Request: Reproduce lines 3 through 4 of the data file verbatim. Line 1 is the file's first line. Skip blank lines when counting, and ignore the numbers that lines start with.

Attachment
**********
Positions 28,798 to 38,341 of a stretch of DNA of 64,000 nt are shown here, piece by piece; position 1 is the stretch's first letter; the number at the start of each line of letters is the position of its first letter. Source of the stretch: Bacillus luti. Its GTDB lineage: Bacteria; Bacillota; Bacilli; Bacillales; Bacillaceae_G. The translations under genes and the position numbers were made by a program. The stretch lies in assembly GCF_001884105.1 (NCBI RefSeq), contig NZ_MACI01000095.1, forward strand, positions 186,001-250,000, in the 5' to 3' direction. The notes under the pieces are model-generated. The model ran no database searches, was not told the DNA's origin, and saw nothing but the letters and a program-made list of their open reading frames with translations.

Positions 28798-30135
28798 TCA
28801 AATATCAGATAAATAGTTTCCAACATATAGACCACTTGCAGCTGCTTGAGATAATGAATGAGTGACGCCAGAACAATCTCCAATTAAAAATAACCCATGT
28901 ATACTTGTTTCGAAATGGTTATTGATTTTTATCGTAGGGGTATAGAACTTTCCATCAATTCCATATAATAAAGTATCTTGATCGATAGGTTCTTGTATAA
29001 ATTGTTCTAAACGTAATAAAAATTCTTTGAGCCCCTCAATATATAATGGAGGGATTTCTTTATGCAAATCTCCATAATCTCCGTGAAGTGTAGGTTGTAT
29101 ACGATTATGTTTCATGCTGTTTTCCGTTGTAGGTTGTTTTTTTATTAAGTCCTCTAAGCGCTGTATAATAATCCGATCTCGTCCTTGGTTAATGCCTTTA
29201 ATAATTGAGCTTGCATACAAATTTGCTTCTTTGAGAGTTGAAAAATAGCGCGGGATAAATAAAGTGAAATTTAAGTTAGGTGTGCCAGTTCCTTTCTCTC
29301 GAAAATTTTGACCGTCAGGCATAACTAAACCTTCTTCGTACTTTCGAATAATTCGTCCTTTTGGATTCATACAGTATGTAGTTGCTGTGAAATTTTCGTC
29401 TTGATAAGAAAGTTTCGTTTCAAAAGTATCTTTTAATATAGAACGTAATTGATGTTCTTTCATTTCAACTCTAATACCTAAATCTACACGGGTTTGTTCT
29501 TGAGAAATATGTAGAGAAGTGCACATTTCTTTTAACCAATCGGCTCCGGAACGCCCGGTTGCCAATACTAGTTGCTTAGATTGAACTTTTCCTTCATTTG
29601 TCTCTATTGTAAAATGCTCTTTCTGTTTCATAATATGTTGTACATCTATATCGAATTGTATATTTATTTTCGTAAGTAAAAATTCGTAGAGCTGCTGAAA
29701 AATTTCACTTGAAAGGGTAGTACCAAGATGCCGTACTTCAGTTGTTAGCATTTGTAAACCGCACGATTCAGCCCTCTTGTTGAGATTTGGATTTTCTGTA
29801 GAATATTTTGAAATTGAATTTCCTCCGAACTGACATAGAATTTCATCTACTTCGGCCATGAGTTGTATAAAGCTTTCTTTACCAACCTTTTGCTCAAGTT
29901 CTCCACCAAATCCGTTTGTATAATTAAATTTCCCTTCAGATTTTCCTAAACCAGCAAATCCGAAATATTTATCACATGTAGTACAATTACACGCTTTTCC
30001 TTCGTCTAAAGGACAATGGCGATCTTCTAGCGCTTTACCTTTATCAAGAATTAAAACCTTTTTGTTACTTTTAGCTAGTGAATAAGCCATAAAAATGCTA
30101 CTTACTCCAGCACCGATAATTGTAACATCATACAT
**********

28798 TCA
28801 AATATCAGATAAATAGTTTCCAACATATAGACCACTTGCAGCTGCTTGAGATAATGAATGAGTGACGCCAGAACAATCTCCAATTAAAAATAACCCATGT